and plant damaging stuff, but they should be very much aware of this.
> Sorry, I
> can't buy this. I am no journalist, I haven't ever been involved in any
> investigative journalism, but common sense tells me that if I receive a
> letter signed simply Ge1za I have to find out who that Ge1za is. I can't take
> someone else's word for it. I must check my sources. And surely it is not
> terribly difficult to double check the signature of a public figure.
Remember Howard Hughes' diaries, and Adolf Hitler's? Such things happened
before, on a much grander scale, to hard-nosed western journalists and
editors, and it is hard to believe no press report will ever again carry
> No, I don't think that there can be any excuse. Without extensive experience
> with investigative journalism one must be intelligent enough to know some
> basic rules of the game. It shows inexcusable incompetence or bias, or, both.
> But definitely imcompetence.
So you don't think incompetence is an excuse?-)
> P.S. By the way, I would be very grateful if you could summarize for us the
> "bunch of results from a new sociological survey of journalists." You may
> recall that I talked about how useful such a survey would be. Please, share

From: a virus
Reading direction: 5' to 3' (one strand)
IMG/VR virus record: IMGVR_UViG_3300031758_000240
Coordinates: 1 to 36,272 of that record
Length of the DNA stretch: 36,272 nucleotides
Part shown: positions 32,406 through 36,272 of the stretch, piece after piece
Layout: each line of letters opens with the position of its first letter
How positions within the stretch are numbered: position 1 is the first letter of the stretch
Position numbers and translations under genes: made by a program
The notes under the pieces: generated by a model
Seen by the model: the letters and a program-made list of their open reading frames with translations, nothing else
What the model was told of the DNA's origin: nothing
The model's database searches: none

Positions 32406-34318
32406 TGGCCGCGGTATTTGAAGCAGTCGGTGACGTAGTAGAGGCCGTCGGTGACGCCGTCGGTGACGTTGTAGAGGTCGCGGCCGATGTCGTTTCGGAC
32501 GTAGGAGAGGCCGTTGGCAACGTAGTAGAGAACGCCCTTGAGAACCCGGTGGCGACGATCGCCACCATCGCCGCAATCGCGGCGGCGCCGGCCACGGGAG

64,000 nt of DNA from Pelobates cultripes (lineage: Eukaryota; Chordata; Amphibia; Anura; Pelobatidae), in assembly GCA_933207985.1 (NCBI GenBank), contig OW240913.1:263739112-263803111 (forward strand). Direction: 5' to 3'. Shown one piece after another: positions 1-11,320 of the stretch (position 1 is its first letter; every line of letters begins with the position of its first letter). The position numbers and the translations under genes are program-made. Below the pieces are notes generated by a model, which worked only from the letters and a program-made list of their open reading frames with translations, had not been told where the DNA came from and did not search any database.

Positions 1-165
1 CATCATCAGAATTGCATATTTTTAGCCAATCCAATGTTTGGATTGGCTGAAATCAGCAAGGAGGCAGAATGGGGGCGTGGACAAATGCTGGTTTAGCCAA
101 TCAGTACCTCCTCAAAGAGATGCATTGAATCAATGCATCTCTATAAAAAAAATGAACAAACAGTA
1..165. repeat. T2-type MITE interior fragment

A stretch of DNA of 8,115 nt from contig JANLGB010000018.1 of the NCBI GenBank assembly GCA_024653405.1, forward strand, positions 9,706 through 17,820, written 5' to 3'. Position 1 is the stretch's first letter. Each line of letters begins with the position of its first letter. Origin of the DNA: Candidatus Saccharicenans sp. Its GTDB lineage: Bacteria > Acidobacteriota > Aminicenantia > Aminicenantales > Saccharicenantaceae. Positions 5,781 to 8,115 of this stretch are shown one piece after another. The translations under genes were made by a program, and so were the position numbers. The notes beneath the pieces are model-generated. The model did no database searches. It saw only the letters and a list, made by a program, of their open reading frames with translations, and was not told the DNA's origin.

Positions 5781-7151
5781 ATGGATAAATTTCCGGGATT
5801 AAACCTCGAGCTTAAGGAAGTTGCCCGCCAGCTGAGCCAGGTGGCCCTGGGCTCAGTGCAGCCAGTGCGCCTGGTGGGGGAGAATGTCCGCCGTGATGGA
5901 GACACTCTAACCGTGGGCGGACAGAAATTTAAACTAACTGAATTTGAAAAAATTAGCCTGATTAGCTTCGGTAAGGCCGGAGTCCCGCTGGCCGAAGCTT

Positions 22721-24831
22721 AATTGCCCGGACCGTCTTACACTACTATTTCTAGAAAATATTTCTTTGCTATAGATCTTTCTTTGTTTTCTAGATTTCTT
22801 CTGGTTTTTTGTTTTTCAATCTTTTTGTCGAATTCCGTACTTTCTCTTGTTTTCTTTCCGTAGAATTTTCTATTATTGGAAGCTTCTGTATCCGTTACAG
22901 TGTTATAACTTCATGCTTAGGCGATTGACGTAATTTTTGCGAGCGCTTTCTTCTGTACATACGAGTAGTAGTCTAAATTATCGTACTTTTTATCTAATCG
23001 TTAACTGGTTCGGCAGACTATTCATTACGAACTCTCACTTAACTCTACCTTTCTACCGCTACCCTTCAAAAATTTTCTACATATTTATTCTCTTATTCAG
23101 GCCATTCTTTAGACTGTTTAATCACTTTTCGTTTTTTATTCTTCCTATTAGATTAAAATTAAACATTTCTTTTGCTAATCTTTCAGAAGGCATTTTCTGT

> it with us. EB
The summary quotes a 1981 survey that already demonstrated that the
profession is fairly closed in the sense that most journalists came from
families of intellectuals [e1rtelmise1gi]. By 1992 this tendency was even
more marked, with only 7% of journalists coming from families where the
father was a blue-collar worker [fizikai foglalkoza1su1]. In 1981, 27% of
journalists were born in some village, in 1992, only 15% (38% of Hungarians
live in villages). 52% of journalists started high school in Budapest, 38%
at county seats [megyesze1khely] and only 18% in small towns. 85% of those
who got their high school diploma [e1rettse1gi] in Budapest (often they
started in the countryside and finished in Budapest, seldom in the other
direction) did so in the central districts, with the II, V, VI, and VIII
districts contributing over 50%. Currently 63% has a humanities degree
[bo2lcse1szdiploma], this was actually higher in 1981 (68%). 16% speaks no
foreign languages, 36% speaks one, 29% speaks two, 12% speaks three, 4%
speaks more than 3 foreign languages. This looks good, but if you take the
actual level of proficiency into account, only one journalist in four knows
one language well, and only 10% knows two languages well enough to use it in
their work. 45% of them takes freedom of the press to be complete, 50% to be
incomplete, and 4% to be nonexistent -- similar figures were found in a
nationwide representative survey (that is, journalists and non-jurnalists
agree). 30% of journalists mentioned pressure from the government, 30%
mentioned pressure from their editors and from the owners. 53% thinks there
are still some taboo subjects that the public cannot be fully informed
about, and interestingly, almost 50% of those who think that there is
complete freedom of the press think there are taboo subjects. "A kogniti1v
disszonancia kutata1sa1ra a felme1re1s nem terjedt ki."